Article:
The ladies, by and large, have shown up in pairs. They sit awkwardly at the bar, fixing their hair and stealing furtive glances at the latest arrivals. The guys have almost all come alone. But as with any group of men, thrown together in any circumstances, anywhere in the world, we pick up the conversation almost without missing a beat. Robbie Keane to Celtic, huh? How’ll that pan out? Risky move on Spurs’ part. He scores goals, the boy scores goals. Read the rest of this entry »

Published: Irish Times, December 10 2008

IMAGINE NO MORE FRY UPS

alternative-breakfastWith pork off the menu, can one Irishman survive without his traditional breakfast? asks Eoin Butler .

AS THE FALLOUT from the weekend recall of Irish pork continues to be felt across a range of sectors, there is one area in which its implications are already quite clear. The traditional Irish breakfast, for the time being at least, is off the menu.

For generations, breakfast has been a meal that nourished the Irish soul. In times past, an Irishman might have awoken to find his potatoes blighted, his religion proscribed or his children exiled. But put a plate of rashers, sausages and black pudding down in front of him and suddenly things didn’t look so bad. Read the rest of this entry »

Published: Irish Times, June 27 2009

How to get the girl

Slugging it out in Dating Boot Camp

Paris kiss Robert Doineau
THE POLISH GIRL with the tea trolley is trying to figure out what the fuck is going on. A tall, athletic young man in a tight-fitting black T-shirt is standing in the centre of Room 202. His hair is meticulously tousled and a tacky necklace pendant bobbles on his chest. He is a rising inter-county hurling star, but that wouldn’t ring any bells. She’s more likely to have noticed that he’s holding the hand of another (identically kitted-out) young man and leading him in a graceful twirl around on the spot.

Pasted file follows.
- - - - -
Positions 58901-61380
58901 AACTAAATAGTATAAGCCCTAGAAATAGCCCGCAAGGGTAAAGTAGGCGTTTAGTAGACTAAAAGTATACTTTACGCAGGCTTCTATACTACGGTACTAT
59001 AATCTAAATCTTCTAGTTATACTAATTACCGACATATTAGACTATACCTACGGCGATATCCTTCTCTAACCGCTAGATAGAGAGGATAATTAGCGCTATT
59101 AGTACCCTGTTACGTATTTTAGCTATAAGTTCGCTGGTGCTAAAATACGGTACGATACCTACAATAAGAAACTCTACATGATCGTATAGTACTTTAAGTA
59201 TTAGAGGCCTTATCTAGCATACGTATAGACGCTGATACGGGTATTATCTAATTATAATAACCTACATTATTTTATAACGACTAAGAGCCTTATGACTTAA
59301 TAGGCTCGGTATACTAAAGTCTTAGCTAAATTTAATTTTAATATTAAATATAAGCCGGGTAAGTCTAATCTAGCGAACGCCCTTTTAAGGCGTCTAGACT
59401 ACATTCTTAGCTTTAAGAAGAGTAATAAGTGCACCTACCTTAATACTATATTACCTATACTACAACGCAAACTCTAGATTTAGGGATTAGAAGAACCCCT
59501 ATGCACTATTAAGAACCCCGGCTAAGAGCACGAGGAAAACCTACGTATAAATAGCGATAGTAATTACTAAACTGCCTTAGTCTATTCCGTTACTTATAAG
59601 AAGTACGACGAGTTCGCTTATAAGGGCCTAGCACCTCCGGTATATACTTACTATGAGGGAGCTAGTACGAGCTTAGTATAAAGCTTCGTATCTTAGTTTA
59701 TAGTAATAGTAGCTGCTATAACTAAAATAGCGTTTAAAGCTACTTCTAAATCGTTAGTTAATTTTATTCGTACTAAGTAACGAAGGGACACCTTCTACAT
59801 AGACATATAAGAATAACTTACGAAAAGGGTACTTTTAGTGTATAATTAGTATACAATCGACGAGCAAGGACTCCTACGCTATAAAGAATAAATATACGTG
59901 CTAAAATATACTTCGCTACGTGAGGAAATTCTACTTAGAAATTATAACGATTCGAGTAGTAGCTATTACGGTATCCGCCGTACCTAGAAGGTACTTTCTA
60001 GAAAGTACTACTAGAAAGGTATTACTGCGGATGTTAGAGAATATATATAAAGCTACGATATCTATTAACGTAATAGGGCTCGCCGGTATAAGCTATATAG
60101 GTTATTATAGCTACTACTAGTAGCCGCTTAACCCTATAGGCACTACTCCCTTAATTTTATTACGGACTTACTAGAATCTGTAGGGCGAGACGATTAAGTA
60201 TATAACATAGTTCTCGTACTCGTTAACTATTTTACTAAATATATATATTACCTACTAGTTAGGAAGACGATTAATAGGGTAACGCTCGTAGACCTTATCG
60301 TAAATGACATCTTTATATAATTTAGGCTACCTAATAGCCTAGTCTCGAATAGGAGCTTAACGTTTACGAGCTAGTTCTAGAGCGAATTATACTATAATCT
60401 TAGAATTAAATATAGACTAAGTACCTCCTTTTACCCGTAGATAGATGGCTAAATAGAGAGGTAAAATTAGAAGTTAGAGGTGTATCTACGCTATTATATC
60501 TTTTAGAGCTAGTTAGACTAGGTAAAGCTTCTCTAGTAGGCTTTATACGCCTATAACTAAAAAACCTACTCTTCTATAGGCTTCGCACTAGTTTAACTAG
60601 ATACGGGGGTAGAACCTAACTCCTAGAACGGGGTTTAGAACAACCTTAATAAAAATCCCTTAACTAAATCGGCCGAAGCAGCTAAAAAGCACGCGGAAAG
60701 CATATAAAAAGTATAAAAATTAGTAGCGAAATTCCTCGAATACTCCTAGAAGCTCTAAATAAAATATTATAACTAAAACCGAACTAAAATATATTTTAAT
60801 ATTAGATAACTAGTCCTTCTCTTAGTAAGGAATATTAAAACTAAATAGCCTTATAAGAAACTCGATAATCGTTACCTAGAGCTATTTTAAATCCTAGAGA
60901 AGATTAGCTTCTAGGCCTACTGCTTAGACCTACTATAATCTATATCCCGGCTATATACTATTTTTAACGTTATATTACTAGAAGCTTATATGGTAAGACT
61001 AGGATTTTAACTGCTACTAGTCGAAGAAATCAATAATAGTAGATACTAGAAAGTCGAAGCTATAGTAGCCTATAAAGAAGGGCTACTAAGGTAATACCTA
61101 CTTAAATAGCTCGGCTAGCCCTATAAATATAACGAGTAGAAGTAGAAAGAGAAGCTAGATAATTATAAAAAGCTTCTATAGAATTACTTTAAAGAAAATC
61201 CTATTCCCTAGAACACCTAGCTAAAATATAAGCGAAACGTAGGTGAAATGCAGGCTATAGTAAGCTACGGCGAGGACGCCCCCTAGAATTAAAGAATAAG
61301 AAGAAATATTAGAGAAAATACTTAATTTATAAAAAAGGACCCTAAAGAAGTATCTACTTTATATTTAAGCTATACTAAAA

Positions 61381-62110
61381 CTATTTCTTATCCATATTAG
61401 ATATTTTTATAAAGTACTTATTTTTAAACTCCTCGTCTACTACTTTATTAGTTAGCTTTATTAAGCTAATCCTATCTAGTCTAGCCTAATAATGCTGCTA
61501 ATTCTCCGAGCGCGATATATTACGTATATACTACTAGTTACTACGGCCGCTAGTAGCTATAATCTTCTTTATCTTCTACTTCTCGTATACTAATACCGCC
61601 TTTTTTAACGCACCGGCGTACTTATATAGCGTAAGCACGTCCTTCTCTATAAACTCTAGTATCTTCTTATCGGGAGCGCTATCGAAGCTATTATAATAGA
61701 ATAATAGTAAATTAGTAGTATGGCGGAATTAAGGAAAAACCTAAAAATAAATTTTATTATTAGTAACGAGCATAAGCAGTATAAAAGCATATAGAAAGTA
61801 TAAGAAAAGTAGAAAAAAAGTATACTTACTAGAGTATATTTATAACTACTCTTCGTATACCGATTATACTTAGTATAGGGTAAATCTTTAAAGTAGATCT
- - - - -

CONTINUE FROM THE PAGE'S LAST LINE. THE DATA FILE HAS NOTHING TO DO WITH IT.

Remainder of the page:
On the far side of the room, a third boyband clone is filming the pair on a digital camcorder.

I couldn’t tell you exactly what this hotel worker is thinking. But I’d be very surprised if the words “gay porn” aren’t high up there in the mix. Read the rest of this entry »

Published: Irish Times, April 19 2008

ALL MCWORK AND LOW PAY?

bigmac
WHEN PEOPLE HEAR I’m working in McDonald’s, they react with a mixture of bafflement and horror. And who can blame them? The fast-food multinational has been blamed for everything from rising obesity rates and Third World exploitation, to Morgan Spurlock’s diminished sex drive.

Even the Oxford English Dictionary is taking potshots at the company these days. It defines a “McJob” as an “unstimulating, low-paid job with few prospects”, while, bizarrely, McDonald’s itself runs television ads that depict its employees being routinely ridiculed by their peers. As career moves go, then, the Golden Arches is hardly considered a golden ticket. Read the rest of this entry »